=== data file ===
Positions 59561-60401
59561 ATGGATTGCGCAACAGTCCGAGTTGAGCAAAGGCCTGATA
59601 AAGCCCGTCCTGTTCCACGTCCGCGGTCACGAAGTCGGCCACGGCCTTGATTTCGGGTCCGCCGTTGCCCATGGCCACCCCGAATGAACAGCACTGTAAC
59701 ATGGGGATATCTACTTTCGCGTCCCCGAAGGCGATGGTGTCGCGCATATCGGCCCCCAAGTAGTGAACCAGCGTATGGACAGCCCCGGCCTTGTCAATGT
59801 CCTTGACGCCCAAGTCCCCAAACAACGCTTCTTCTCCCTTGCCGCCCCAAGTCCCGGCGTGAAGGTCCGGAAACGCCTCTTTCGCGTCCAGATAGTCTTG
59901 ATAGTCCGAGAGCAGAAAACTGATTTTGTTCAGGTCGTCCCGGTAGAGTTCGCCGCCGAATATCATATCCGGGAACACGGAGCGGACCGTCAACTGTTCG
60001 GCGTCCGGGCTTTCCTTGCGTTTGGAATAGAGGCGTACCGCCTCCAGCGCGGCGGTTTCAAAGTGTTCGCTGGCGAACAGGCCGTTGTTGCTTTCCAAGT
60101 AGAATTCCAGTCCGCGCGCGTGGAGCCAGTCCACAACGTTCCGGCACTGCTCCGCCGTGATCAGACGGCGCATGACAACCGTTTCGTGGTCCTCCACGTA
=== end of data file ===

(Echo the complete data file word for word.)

Positions 59561-60401
59561 ATGGATTGCGCAACAGTCCGAGTTGAGCAAAGGCCTGATA
59601 AAGCCCGTCCTGTTCCACGTCCGCGGTCACGAAGTCGGCCACGGCCTTGATTTCGGGTCCGCCGTTGCCCATGGCCACCCCGAATGAACAGCACTGTAAC
59701 ATGGGGATATCTACTTTCGCGTCCCCGAAGGCGATGGTGTCGCGCATATCGGCCCCCAAGTAGTGAACCAGCGTATGGACAGCCCCGGCCTTGTCAATGT
59801 CCTTGACGCCCAAGTCCCCAAACAACGCTTCTTCTCCCTTGCCGCCCCAAGTCCCGGCGTGAAGGTCCGGAAACGCCTCTTTCGCGTCCAGATAGTCTTG
59901 ATAGTCCGAGAGCAGAAAACTGATTTTGTTCAGGTCGTCCCGGTAGAGTTCGCCGCCGAATATCATATCCGGGAACACGGAGCGGACCGTCAACTGTTCG
60001 GCGTCCGGGCTTTCCTTGCGTTTGGAATAGAGGCGTACCGCCTCCAGCGCGGCGGTTTCAAAGTGTTCGCTGGCGAACAGGCCGTTGTTGCTTTCCAAGT
60101 AGAATTCCAGTCCGCGCGCGTGGAGCCAGTCCACAACGTTCCGGCACTGCTCCGCCGTGATCAGACGGCGCATGACAACCGTTTCGTGGTCCTCCACGTA